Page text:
When complete, this green energy project will supply up to 40% of the PHP facility’s required electrical power. The plan envisions delivering the renewable energy to PHP, thereby improving control over the facility’s costs. These measures will contribute to the facility’s long term global competitiveness and sustainability and reduce its carbon footprint. This project is aligned with the Government of Canada's commitment for the country to achieve net-zero GHG emissions by 2050 and it will also contribute to the Nova Scotia Government’s goal of achieving 80% renewable electricity by 2030.
Currently, wind offers the most cost effective, appropriately sized renewable energy source available. The project team has and will continue to look at other energy solutions to augment this project, including large scale storage options. By diversifying Port Hawkesbury Paper’s energy mix, the company will be operating in a more environmentally conscious manner, clearing the way for a healthy business that can continue to benefit the region’s economy and provide well-paying jobs in rural Nova Scotia. This project allows us to support the province to proactively pursue green energy sources and help us all move away from using coal.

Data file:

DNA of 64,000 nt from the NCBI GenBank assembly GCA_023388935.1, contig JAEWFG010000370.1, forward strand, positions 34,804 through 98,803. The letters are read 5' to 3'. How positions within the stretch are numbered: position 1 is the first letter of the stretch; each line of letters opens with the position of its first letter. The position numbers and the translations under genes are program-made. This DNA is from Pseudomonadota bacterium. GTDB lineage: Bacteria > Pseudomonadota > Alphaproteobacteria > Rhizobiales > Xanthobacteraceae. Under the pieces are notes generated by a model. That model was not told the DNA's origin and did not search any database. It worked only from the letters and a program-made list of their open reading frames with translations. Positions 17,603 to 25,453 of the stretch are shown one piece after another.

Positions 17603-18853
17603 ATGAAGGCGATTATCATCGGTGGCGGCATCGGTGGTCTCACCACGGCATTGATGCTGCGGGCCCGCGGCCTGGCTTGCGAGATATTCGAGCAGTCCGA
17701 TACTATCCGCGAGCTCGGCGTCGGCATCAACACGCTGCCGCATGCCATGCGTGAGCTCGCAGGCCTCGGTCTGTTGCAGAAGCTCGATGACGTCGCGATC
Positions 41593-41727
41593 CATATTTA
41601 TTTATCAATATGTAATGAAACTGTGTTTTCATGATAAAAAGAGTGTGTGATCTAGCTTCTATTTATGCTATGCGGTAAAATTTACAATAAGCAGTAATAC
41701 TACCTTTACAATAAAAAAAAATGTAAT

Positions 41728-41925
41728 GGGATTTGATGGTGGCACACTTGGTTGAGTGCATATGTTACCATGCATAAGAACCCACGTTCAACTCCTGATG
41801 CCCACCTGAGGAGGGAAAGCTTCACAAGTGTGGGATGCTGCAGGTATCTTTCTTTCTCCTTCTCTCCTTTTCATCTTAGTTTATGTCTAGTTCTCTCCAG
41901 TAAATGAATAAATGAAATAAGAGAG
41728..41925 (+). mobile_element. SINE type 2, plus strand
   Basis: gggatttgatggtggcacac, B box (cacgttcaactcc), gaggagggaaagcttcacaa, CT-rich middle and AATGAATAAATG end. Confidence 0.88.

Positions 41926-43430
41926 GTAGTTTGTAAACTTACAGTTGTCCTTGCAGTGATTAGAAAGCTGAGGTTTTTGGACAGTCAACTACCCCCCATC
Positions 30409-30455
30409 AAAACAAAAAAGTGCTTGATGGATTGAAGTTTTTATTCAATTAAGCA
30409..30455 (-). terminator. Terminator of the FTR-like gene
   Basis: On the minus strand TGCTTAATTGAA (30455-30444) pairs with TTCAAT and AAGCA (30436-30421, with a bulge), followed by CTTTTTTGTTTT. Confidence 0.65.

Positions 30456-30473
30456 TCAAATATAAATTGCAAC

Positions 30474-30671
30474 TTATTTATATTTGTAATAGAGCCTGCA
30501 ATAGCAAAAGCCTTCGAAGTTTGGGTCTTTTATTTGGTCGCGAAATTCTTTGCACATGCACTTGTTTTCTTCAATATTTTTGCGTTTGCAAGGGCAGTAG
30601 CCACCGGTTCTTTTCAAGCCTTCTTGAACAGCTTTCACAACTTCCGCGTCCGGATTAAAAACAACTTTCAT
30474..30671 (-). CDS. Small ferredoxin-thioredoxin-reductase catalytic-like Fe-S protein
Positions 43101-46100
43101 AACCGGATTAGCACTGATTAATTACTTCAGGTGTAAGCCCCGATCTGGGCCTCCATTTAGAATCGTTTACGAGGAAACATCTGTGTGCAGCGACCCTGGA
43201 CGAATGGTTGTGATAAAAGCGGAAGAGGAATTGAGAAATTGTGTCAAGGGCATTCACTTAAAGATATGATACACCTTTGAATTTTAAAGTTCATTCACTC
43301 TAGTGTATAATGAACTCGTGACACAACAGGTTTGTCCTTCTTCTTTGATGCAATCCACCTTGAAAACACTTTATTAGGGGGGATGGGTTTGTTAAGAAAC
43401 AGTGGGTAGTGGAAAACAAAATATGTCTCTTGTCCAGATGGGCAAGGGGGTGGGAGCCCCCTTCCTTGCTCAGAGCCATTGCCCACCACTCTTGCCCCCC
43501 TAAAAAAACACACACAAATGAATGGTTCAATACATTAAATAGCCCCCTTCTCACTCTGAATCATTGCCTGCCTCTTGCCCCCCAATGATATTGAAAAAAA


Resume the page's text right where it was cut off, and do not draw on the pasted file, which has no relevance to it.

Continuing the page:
Approximately $300 million will be invested in the project. The project may also benefit from available government funding programs for green energy, such as the federal Smart Renewables and Electrification Pathways Program (“SREPs”). In 2019, Canada Infrastructure Bank (CIB), Port Hawkesbury Paper and IFE Project Management Canada signed a Memorandum of Understanding (MOU). Since then, CIB has been conducting due diligence work during the project evaluation and planning phase which could lead to an investment by CIB in the project.
The region will benefit from the project both during the development phase and once the project is operational. During its development, the wind farm will generate approximately $300 million in investments, and construction will create local employment opportunities, with approximately 150 temporary full-time jobs and up to five permanent jobs. Direct tax and lease payments are $1.4 million per year but there are substantial economic benefits of the project for the region over and above this amount in that the access to renewable cost-controlled energy will be critical to the continued viability of the PHP facility (including direct and indirect jobs).